Four months after my application, permission was granted to use both the evidence collected by and the testimony heard and transcribed before the Cillié Commission of Inquiry. I was allowed to look at all materials except in camera testimony but was not permitted to make copies, only to take notes by hand. At the time, my access to this source was unique, as no one had looked at it since 1978, when the Commission ended its proceedings; where historians and others had commented, it was only with reference to the Report that the Commission had submitted in 1980.
By 1994, another year and many pages of hand transcription had passed, but a more profound shift was beginning to take place in the archives. The old Vierkleur, or South African flag, in the corner of the reading room had been replaced by the new South African flag, its bold black and gold resonant of the ANC's colors and imbued with a new and proud symbolism. Behind the counter sat the same archive attendants, those dealing with researchers mostly white and Afrikaans-speaking, those fetching and carrying the document cases in their large green steel wheelbarrows mostly black. But above their heads new portraits of Nelson Mandela, F. W. de Klerk, and Thabo Mbeki adorned the wall. Suddenly, without a formal waiting period and in response to an informal application on my part, which was immediately walked "upstairs" by a reading-room assistant and signed by the senior in-house archivist, I was granted permission to photocopy documents. The archivists gradually became less guardians of the archives and more facilitators of research, and slowly they began to actively help rather than hinder my research.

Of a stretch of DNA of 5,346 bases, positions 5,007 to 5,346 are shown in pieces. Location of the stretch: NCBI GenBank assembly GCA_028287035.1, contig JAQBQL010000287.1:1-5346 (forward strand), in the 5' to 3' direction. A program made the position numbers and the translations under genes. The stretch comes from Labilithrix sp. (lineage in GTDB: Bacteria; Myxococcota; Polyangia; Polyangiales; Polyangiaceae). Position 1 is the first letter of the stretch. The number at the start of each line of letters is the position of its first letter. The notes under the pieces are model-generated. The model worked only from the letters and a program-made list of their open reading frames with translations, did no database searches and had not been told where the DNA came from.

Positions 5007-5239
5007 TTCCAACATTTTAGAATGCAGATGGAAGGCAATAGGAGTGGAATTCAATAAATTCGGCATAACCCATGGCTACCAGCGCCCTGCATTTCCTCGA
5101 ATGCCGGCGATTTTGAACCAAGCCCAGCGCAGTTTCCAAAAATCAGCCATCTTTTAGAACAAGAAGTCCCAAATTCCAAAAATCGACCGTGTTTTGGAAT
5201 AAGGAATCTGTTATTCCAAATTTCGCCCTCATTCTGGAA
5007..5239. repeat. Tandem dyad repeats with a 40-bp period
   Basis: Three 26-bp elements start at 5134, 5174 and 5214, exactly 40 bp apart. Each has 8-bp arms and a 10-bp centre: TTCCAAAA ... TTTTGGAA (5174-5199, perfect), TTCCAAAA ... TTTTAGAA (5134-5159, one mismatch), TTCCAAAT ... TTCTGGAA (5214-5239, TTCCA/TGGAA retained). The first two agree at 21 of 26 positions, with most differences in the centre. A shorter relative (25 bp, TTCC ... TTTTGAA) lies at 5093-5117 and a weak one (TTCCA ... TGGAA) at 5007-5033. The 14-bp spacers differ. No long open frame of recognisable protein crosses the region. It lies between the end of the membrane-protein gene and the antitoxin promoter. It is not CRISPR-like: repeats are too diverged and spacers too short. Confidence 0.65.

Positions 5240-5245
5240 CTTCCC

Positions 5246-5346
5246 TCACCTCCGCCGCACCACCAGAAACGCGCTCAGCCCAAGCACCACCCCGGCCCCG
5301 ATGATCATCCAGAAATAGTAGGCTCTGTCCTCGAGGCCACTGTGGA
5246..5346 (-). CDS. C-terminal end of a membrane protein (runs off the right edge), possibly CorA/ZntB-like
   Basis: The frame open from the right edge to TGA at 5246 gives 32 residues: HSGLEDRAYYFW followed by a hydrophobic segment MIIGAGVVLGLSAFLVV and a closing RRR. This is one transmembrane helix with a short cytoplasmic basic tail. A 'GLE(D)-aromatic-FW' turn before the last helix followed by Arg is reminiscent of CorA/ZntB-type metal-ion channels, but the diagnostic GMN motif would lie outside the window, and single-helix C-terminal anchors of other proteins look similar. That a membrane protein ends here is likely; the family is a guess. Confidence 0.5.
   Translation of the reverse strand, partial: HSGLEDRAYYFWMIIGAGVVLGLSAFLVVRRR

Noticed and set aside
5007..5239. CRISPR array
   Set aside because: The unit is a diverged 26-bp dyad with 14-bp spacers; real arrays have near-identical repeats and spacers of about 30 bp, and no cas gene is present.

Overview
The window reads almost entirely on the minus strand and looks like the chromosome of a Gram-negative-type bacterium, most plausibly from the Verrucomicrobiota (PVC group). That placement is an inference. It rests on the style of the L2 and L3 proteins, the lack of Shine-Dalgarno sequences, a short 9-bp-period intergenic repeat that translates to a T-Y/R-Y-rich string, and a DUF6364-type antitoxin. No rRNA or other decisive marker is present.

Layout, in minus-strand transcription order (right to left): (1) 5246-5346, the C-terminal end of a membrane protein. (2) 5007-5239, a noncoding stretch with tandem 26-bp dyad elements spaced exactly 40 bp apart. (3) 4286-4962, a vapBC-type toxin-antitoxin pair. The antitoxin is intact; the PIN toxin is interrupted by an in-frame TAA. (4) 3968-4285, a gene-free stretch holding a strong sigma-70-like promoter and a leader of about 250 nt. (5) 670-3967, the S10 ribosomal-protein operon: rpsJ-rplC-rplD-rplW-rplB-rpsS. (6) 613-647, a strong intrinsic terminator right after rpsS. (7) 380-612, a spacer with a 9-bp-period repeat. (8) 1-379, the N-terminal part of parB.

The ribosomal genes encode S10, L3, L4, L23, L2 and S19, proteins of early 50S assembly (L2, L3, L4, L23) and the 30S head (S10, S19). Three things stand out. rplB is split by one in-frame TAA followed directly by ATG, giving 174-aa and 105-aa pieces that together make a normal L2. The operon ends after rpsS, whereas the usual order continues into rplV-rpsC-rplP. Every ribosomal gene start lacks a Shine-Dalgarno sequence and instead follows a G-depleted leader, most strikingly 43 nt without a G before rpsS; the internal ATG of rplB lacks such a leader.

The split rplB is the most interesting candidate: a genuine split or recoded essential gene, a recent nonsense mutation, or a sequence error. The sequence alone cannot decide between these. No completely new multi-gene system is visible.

From the transcripts and correspondence of the Cillié Commission I knew that the Commission had received, from the police, many posters and banners that had been confiscated during various student marches in 1976. None of them would have fit into a traditional archive document box and, though mentioned on the list of evidence associated with the Cillié Commission, they were initially not to be found. I continued to request that archivists search the repositories—without success. Until, one day, perhaps exasperated by my persistence or wanting to finally prove to me that there was nothing to be found in the space associated with K345, the archival designator of my Soweto materials, one of the archivists relented and asked me to accompany her into the vaults in order to help her search for these artifacts of the uprising! To be sure, there were no posters to be found in the shelf space that housed the roughly nine hundred boxes of evidence associated with the Cillié Commission. But then, as my disappointed eyes swept the simultaneously ominous and tantalizing interior of the vault, I saw a piece of board protruding over the topmost edge of the shelf. There, almost 9 feet into the air, in the shadowy space on top of the document shelves, lay a pile of posters and banners.